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Established in 1973 as one of the first branches of the Ludwig Institute, and renewed in 2015, Lausanne is one of Ludwig’s globally distributed and thematically complementary branches.
Since the branch's inception, its central research focus has been fundamental and human cancer immunology, with emphasis on cell-mediated immunity and immunotherapy. Cytolytic T lymphocytes were discovered and characterized in the Lausanne branch. Its scientists contributed also key insights to the understanding of T cell thymic development and lineage commitment; antigen recognition by T cells; antigen processing and presentation; the nature of superantigens; the structure of T cell repertoires; and the dynamics of T cell responses to tumor-specific antigens in mouse and humans. The branch developed novel therapeutic vaccines based on tumor antigens, and was a world leader in the development of immune assessment assays.
To date, Ludwig Lausanne branch researchers have published over 2,300 papers in fundamental and translational immunology.
The mission of the Ludwig Lausanne branch is to reveal the key cellular protagonists in the tumor microenvironment, decipher how the immune system interacts with tumors, and unveil how this can be dysregulated. Inspired by these critical insights, the Branch seeks to develop impactful therapies for cancer patients.
In 2015, the Ludwig Lausanne branch was conceived with a renewed mission - to fully align and integrate scientific discovery with clinical impact.
To this end, under the leadership of its director, Pr George Coukos, it developed an innovative research structure, the “Human Integrated Tumor Immunology Discovery Engine” (Hi-TIDe). The Hi-TIDe's mission is to understand how T cells recognize tumors and how tumors render them dysfunctional to then leverage such knowledge to create adoptive T cell therapies through systems engineering. These approaches could profoundly improve the efficacy of current T cell therapies for numerous types of cancers.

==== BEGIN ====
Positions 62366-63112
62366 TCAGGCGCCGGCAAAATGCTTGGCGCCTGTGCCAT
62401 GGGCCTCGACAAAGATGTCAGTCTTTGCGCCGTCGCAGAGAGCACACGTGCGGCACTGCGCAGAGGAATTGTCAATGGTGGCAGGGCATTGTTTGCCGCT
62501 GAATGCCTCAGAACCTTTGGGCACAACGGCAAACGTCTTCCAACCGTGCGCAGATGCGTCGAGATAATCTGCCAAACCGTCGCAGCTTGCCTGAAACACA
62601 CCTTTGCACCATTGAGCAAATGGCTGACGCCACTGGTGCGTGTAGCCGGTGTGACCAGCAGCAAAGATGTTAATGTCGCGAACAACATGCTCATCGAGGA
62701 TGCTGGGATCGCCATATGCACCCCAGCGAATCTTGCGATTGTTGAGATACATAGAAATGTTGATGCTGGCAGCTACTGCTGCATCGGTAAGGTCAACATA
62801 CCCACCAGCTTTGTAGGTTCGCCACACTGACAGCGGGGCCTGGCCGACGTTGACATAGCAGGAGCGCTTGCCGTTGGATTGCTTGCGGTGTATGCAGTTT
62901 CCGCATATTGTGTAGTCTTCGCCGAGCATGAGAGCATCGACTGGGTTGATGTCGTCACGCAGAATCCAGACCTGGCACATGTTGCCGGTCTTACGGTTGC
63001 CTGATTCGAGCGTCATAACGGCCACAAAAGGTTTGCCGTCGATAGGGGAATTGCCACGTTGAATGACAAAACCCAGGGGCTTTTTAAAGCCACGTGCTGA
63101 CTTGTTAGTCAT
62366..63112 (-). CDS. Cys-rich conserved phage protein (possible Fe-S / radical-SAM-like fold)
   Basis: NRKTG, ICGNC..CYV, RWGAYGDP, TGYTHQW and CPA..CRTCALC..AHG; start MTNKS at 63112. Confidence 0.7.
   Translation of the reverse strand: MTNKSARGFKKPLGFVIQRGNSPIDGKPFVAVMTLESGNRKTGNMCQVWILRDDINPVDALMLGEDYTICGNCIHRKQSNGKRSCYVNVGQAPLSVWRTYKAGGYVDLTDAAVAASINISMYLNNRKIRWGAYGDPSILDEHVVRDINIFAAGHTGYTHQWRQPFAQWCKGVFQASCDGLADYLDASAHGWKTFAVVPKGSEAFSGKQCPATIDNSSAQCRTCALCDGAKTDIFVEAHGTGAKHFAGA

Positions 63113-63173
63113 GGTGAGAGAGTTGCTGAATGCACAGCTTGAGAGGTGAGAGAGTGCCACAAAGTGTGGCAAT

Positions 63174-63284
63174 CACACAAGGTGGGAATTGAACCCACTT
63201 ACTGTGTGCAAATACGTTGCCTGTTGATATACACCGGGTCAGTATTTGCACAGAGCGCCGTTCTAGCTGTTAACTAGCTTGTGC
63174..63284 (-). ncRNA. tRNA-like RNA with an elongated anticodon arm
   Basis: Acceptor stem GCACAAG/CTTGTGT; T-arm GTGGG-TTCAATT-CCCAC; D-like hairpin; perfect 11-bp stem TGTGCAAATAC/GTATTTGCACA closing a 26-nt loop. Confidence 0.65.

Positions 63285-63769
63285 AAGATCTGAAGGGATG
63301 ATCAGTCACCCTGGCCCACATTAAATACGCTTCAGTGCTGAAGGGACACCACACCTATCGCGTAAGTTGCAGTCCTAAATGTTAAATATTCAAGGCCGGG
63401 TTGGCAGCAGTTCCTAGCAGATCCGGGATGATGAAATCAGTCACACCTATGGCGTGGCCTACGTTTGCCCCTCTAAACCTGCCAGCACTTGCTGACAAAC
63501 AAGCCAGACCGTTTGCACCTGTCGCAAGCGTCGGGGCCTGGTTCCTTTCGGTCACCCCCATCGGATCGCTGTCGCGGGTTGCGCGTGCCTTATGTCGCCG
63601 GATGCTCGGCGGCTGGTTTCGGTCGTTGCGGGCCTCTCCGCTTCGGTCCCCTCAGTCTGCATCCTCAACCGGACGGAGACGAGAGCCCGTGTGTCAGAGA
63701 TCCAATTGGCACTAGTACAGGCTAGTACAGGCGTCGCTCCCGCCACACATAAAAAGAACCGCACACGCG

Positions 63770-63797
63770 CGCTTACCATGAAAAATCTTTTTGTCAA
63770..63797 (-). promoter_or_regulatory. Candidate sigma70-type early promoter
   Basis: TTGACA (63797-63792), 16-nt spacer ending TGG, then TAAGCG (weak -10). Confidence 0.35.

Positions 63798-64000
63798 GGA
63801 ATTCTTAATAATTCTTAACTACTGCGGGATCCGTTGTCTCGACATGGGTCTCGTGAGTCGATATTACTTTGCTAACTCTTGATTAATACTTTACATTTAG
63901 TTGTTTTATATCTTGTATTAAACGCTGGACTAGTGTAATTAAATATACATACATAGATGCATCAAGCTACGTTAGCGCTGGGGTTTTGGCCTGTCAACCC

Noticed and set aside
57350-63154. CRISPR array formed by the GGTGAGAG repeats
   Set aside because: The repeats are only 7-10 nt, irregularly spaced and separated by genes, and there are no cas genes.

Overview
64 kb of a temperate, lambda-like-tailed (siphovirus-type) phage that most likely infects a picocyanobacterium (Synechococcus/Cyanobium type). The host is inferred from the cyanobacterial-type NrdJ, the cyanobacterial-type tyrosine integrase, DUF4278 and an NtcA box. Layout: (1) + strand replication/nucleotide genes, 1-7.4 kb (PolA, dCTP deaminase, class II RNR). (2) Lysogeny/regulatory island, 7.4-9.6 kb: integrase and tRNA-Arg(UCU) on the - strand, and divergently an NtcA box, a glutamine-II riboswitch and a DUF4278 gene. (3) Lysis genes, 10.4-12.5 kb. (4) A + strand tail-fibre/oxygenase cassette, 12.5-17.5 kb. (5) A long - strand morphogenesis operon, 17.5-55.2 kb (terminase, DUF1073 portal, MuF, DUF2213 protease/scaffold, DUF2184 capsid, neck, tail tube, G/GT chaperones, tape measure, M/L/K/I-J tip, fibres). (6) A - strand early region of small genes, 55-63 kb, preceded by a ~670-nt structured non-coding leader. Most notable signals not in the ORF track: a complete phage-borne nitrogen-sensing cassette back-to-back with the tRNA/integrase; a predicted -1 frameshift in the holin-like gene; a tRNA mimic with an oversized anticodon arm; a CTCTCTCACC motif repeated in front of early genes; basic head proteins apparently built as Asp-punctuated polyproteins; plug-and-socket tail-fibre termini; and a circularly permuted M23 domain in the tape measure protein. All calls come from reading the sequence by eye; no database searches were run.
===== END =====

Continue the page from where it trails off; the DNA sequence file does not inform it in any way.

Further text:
The Hi-TIDE is part of the Center of excellence in cell therapy, a partnership between the CHUV, UNIL and the Ludwig Institute that provides the environment to transfer novel technologies to patients.
Complementing its highly translational programs, the Branch is home to a number of world class principal investigator Ludwig Members focused on answering key questions relating to the tumor microenvironment. These include the potential of modulating immunometabolism to enhance tumor immunotherapy, the functional interrogation of tumor stromal and myeloid cell dynamics in resisting or facilitating tumor immunity, and the critical parameters of the metastatic tumor microenvironment. The combined axes of this research are set to improve our understanding of cancer and identify new immune therapeutic approaches that are more effective and applicable to a greater number of patients.
The Ludwig Lausanne branch includes several Ludwig Adjunct scientists at UNIL, CHUV and EPFL, whose research is driven by the same scientific discovery and translational goals as the core branch. Their seamless integration maximizes shared opportunities for scientific impact and clinical translation in Lausanne.